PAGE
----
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Foodservice

When it Comes to Your Business, Birds are Unwelcome Diners

Restaurant Startup & Growth

 

Birds: Friends or Foes?

When it comes to your business, birds are unwelcome diners

By Ron Harrison, Entomologist, Ph.D.

Training Director, Orkin, Inc.

When most people think of pests, birds don’t immediately come to mind.  After all, many of us have bird feeders around our homes and gardens.  But certain species of birds, if left unchecked, can be as damaging to your business as an infestation of flies or rats.

Why are birds a problem?  Not only can a bird infestation discourage potential customers – it can be difficult to enjoy a meal on a patio overrun by pigeons, for example – but birds can also cause expensive property damage.  The acid in bird droppings is highly corrosive and can damage building exteriors and machinery, and debris from nests can clog drains and gutters.  Birds have also been known to return to their nests with smoking cigarettes, which can set the nest and, subsequently, the building on fire.

Birds can also pose a health risk to your customers and staff.  For instance, birds carry ectoparasites, such as mites, which can migrate to humans and cause disease.  In addition, their molted feathers can cause respiratory problems and their droppings can cause serious infections.

So how can you protect your customers from the harm and nuisance of birds and your business from a bird infestation?  First, you must identify the species of bird causing the problem.  To be effective, bird control programs must be tailored to the specific bird species and situation.  In restaurant environments, pigeons, starlings and house sparrows are the most common pest birds.

It’s a Bird’s Life

The hot spots for bird problems are the roof, ledges and outside dining areas.  Pest birds will begin to congregate in these places for one of four reasons, on which the suitable treatment strongly depends.

  1. Loafing/Socializing – Some birds will be on your property for no other reason than to socialize with each other.   Because they have not taken up permanent residence at your property, they often can be repelled or relocated with relative ease.
  2. Feeding/Eating – Especially in a restaurant setting, birds will come to your establishment for food and water.  Even though the very nature of an outside dining area makes the complete elimination of food and water virtually impossible, it is still very important to make sure that all food debris and standing water is promptly removed.  Pay special attention to HVAC units on the roof, which can leak or perspire and leave additional standing water.
  3. Roosting/Sleeping – Birds prefer to roost on flat surfaces, which is why they will often be found on roof ledges.  Unlike loafing birds, roosting birds cannot be discouraged with minor repellants and relocation techniques.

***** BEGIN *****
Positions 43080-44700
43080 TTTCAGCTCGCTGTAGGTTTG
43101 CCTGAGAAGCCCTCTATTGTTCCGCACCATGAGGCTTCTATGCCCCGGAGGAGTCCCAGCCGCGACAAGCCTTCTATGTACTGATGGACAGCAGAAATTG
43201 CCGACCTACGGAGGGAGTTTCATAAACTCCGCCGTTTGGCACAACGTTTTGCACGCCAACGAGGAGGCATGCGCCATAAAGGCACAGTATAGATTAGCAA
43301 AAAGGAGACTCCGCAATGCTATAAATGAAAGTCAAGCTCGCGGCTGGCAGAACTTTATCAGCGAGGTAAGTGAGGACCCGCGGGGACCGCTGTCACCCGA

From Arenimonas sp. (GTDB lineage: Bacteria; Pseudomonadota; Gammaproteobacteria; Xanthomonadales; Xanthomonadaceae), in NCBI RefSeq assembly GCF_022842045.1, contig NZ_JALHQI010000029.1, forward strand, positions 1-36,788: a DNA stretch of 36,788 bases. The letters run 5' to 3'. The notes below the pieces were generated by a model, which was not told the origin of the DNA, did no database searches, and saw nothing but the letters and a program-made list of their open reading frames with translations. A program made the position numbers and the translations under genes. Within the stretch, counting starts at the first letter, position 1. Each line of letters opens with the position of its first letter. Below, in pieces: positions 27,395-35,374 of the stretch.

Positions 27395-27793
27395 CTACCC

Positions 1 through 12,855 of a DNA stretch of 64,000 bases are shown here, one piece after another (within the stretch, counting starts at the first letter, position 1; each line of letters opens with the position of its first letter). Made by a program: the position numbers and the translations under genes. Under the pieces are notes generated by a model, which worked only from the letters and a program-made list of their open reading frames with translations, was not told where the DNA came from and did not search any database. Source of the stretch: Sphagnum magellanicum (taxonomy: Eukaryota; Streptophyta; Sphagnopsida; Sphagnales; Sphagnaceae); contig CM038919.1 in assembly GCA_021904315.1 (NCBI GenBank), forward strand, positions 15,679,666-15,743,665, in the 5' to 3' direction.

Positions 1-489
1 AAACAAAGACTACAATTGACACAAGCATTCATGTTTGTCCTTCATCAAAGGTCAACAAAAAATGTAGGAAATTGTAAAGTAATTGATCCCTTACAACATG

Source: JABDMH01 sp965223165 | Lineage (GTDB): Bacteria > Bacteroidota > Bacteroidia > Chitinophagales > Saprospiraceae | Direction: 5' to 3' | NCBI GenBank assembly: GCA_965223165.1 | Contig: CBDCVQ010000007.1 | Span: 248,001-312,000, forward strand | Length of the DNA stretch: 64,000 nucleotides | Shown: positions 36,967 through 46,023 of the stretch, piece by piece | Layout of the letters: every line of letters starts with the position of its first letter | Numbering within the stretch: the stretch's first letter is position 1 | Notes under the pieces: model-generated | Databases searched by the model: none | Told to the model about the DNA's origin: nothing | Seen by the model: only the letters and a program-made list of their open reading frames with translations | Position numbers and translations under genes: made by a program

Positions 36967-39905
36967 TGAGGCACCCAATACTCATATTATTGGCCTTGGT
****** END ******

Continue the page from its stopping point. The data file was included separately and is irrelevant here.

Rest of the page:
4. Nesting/Breeding – Finally, birds might build nests on your property to raise their young.  Nesting birds are very difficult to eliminate – the nests must be removed or destroyed – and 100 percent exclusion is needed to prevent them from returning to your property.

Bird Control Techniques

Once pest management professionals determine the reason the birds are on your property, they can next choose the appropriate treatment option.  Repellant, relocation and exclusion programs are the three most common bird control techniques.

  • Repellants – There are a wide range of repellants, including physical, chemical and electronic repellants.  Netting and ledge treatments, which are placed along roof ledges to prohibit birds from perching, are common physical repellants.  Chemical repellants include gels and sprays that can give a bird the feeling that its foot is stuck, and electronic repellants can give the bird a slight shock.  All repellants are designed to make birds feel uncomfortable on your property.
  • Relocation – Pest management professionals may suggest relocating bothersome birds.  These trapping programs may rely on glue boards or netting to catch the birds.  Since birds are environmentally sensitive pests, ethical treatment and careful handling must be taken.
  • Exclusion – Exclusion is a technique used to prevent birds from nesting at your establishment.  Many birds will make nests under HVAC units, where they receive shelter from the elements.  In this case, netting is used to block off the entire area around the HVAC unit, making it impossible for it to be penetrated.  In severe cases of infestation, an even larger area must be netted off – sometimes as big as the building – which can be very expensive.  The bottom line is stop birds before they nest.

To this point, we have only discussed exterior bird treatment methods.  While the likelihood of birds invading the interior of your establishment is small, such an occurrence is not unheard of.  Pest management professionals can counsel you on the best method to remove the bird, usually by trapping the bird and relocating it to the outdoors.

Once again, it is important to stress that unlike some pests, bird treatment and prevention programs need to be conducted in the safest and most bird-friendly manner possible.  Nevertheless, just because birds are a part of the natural environment does not mean that they must be part of your restaurant environment.

Ron Harrison, Entomologist, Ph.D., is Director of the Orkin Training Center in Atlanta, Ga. and an acknowledged leader in the field of pest management.  Contact Dr. Harrison at rharriso@rollinscorp.com or visit www.orkin.com/commercial for more information.